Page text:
It’s Digital Christmas time again and I’m having my annual déjà vu with a smartphone. Around this time last year, I was handed a nifty toy to play with, boasting excellent tech specs and a windows OS. On paper, it looked like a win/win situation for a Windows fan boy like me, but the reality of the situation was it ultimately led to disappointment. The reason for the déjà vu is I find myself in the same situation. Wonderfully spec’d smartphone – check, new Windows phone OS – check, not quite liking the set-up despite my best efforts … check :'(
While I can’t fault either sides in this two-piece puzzle by themselves, the conflict of interests cause the HTC Titan to be a little forlorn with some features. The tug-of-war between the phone and the OS is quite obvious, with HTC wanting to take you on one experience and Microsoft slamming that door shut but opening another one instead. Overall it’s not as dramatic as I’ve made it out to be and I do like a lot of the features that run smoothly, it’s just the small cumbersome ones I find annoying. That’s not to say it’s a bad smartphone, far from it, it is just a few small dents in what could have been great. Let’s take a closer look.
Look and feel
The first obvious thing from looking at the Titan is the sheer size of the device. HTC is synonymous with having large smartphones but the Titan is one of the biggest in the range, measuring a whopping 131.5mm x 70.7mm (which is larger than the Sensation and HD2). It is not the most agile phone to be carrying around in your pocket, but using the phone makes up for this minor inconvenience.
With a large frame in which to sit, the screen has been ramped up to an eye-bulging 4.7 inches (compared to the iPhone’s 3.5 inches) but it does sacrifice a little on the resolution, as a result. The Titan doesn’t compare to the resolution of the Super AMOLED screens featured in Samsung smartphones but it does use its own Super LCD technology to deliver a fairly decent 200 pixels per inch (480 x 800 resolution). It results in videos and images being viewed in stunning quality.
The one complaint I have with the size is it could have been used to accommodate other features quite comfortably but fails to do so. The most glaring omission is the lack of a micro SD slot. The phone itself has 16GB integrated memory, which may seem like enough, but the OS will eat into nearly 3GB of that so we are left with 13GB usable space, and that’s our lot. Considering a number of people would rather load videos/movies onto the phone via Zune than use HTC Watch, then that space will run out pretty quickly.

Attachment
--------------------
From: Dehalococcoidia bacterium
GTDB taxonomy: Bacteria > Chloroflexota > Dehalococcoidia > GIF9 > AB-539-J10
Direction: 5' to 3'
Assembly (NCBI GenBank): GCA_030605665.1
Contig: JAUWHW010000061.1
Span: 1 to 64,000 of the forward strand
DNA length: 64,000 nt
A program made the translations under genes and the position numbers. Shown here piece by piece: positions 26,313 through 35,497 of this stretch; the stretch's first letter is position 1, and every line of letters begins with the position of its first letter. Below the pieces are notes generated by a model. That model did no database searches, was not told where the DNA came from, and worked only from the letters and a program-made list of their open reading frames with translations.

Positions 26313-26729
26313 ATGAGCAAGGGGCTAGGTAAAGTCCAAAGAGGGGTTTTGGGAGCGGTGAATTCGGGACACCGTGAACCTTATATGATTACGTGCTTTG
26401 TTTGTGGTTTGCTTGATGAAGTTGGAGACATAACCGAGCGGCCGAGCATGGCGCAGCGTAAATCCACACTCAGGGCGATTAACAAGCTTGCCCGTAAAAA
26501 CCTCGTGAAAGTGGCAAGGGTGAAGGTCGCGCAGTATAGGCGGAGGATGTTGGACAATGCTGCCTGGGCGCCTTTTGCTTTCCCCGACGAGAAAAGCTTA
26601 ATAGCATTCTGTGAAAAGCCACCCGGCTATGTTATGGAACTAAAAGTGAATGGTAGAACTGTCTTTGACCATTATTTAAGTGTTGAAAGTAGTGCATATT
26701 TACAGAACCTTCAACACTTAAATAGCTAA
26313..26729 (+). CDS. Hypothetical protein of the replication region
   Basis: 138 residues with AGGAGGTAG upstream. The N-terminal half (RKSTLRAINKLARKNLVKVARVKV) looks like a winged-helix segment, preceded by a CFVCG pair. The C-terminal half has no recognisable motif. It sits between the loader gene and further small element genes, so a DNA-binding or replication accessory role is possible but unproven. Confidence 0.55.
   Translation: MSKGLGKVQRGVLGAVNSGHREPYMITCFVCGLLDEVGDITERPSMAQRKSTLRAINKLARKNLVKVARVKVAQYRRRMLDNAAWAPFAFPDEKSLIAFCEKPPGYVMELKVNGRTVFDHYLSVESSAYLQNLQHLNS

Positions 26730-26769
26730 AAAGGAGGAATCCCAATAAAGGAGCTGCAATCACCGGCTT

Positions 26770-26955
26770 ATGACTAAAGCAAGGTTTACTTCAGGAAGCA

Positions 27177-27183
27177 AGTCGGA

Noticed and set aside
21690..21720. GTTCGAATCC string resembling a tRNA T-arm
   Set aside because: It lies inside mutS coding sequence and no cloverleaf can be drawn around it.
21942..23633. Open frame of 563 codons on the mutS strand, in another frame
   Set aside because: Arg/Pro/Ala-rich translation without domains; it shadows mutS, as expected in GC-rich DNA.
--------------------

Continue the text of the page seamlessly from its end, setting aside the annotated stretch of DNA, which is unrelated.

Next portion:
OS and processor
HTC has long been a supporter of the Windows phone OS (those with good memories will probably remember the other HTC Titan with Windows 6.1 OS, so it would make sense to be one of the principle users of the new windows OS. While the look and feel is everything like WP7, the 7.5 (Mango) update has added a few features to its arsenal (most notably multitasking and IE9 for mobile). I like the start screen and the well-placed block format in which the apps are in, it does, however, get a little too crowded when you install quite a few apps and the lack of grouping adds to this.
The processor featured in the Titan is a 1.5GHz Scorpion, backed with 512MB RAM which does support the OS well. Functionally, it zooms along and doesn’t stick when power-heavy apps are in play. The importance of the processor with Mango is massive, due to the aforementioned multitasking. Multitasking is a little hard to find and the usability is sketchy, though. To even see it in progress you hold down the “back” arrow and the five most recently used applications appear. So it’s not the traditional “open the things you want” type multitasking, which is a little odd, considering it is a Microsoft creation.
This time last year, I had a little whinge at the lack of apps available to WP7 users. Thankfully, Microsoft has been working away at expanding the range available for the latest update to the OS. The greatest features of the Titan, though, are the pre-installed apps from both HTC and Microsoft. Particular highlights being: